I am sure Microsoft will fix the Sysprep issue in the future builds of Windows 10 but at the moment, take the above warning seriously. Personally I only recommend to use the Sysprep method at the moment, until the bug has been fixed, on new clean installs only.

    Kari
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  4. Kari's Avatar
    Posts : 17,434
    Windows 10 Pro
       #4

    fireman0175 said:
    Thanks for the the advice. However, I had already (unknowingly) named it drive B and created the paths to B:\users\fred\music. Can I simply change the drive letter in disk management? Or do I have to do that, then change all the paths for media files, PST files, etc?
    One of cons with A and B drives is that Windows does not index them. This means that searching them takes longer, which is not good especially when user data, media, documents, pics and such will be stored on these drives.

    If you change the drive letter to something else (partitions on HDD and SSD should have ID from range C to Z), it does not change the paths. Let's say you change that drive B: now to drive G:, your path to the Music would still be B:\Users\Fred\Music which would of course not work.

    If it was me, I would start from scratch. Empty the drive, remove all paths made / created by my, give the drive a new ID, copy my data there and so on. Your decision: You might want to keep everything as it is, the data stored on drive B: which if you are and remain lucky just might work for you, not bring issues for you in the future.
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  5. OldMike65's Avatar
    Posts : 106,722
    Windows10 Pro (x64) 20H2 19042.928
       #5

    I agree with Kari (cough, cough :) ) on this, I am surprised windows even allowed you to name a HD to A or B I don't think Windows should have myself for ALL the reasons stated by Kari. :) I would also start over, maybe backup any files before changing their drive letters just to be safe, then renaming then to any letter like Kari suggested.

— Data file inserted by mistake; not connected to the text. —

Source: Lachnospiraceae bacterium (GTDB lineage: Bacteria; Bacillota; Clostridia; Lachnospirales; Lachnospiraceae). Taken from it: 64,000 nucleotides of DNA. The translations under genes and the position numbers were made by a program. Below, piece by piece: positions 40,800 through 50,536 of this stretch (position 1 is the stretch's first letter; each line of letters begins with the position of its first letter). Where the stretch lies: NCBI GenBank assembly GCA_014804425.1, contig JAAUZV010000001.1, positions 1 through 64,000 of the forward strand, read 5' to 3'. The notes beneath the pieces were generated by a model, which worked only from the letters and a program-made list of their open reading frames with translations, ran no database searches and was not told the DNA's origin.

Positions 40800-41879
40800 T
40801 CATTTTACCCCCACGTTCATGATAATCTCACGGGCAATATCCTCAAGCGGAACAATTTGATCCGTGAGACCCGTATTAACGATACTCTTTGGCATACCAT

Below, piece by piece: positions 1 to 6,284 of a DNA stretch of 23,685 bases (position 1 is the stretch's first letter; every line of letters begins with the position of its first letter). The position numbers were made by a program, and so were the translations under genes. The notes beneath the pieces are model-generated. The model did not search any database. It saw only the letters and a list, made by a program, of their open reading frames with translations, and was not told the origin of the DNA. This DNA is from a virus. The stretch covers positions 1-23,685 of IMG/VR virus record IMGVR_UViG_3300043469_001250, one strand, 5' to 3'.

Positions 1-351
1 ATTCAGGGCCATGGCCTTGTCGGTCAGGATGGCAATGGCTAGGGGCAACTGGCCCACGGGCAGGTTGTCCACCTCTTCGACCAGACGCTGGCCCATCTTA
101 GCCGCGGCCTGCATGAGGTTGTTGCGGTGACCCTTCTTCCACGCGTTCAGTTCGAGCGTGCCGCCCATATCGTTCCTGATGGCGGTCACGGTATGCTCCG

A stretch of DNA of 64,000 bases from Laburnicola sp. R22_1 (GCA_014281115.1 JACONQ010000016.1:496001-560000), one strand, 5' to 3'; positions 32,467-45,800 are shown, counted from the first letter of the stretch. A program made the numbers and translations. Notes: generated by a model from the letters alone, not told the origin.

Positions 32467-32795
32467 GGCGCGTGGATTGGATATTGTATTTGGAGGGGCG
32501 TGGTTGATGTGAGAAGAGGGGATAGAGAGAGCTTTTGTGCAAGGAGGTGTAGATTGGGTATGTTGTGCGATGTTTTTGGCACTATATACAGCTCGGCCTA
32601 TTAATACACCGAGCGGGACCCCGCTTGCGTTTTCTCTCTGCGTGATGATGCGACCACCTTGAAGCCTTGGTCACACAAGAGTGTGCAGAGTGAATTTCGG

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  6. Posts : 46
    64-bit 10240 10 Pro
       #6

    OldMike65 said:
    I agree with Kari (cough, cough :) ) on this, I am surprised windows even allowed you to name a HD to A or B I don't think Windows should have myself for ALL the reasons stated by Kari. :) I would also start over, maybe backup any files before changing their drive letters just to be safe, then renaming then to any letter like Kari suggested.
    Windows allows many things they should not, but remember there still are users with Floppy Disks somewhere out there.
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  7. Kari's Avatar
    Posts : 17,434
    Windows 10 Pro
       #7

    Gary said:
    Windows allows many things they should not, but remember there still are users with Floppy Disks somewhere out there.
    Exactly. Those drive IDs are still needed but should be only used for removable media.
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  8. OldMike65's Avatar
    Posts : 106,722
    Windows10 Pro (x64) 20H2 19042.928
       #8

    Gary said:
    Windows allows many things they should not, but remember there still are users with Floppy Disks somewhere out there.
    No WAY !!!! hahahahahaha holy smokes that is hard to believe, don't think you can even buy floppy disks or the 3.5 ones anywhere???? WoW
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  9. fracking4oil's Avatar
    Posts : 605
    Windows 10
       #9

    You should be able to go to Settings -> System -> Storage and change them there; although I changed mine manually by right clicking the folder, selecting properties and changing the drive letter under location.

    setting up User to store on HDD with Windows on SSD-capture.jpg

    setting up User to store on HDD with Windows on SSD-capture2.jpg
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  10. Posts : 46
    64-bit 10240 10 Pro
       #10

    OldMike65 said:
    No WAY !!!! hahahahahaha holy smokes that is hard to believe, don't think you can even buy floppy disks or the 3.5 ones anywhere???? WoW
    I had an old Zip Drive laying around and tried to install it an I got a pop up that it would be installed as Drive A: I never installed it and took it to a parts recycle program yesterday along with some other junk I had laying around.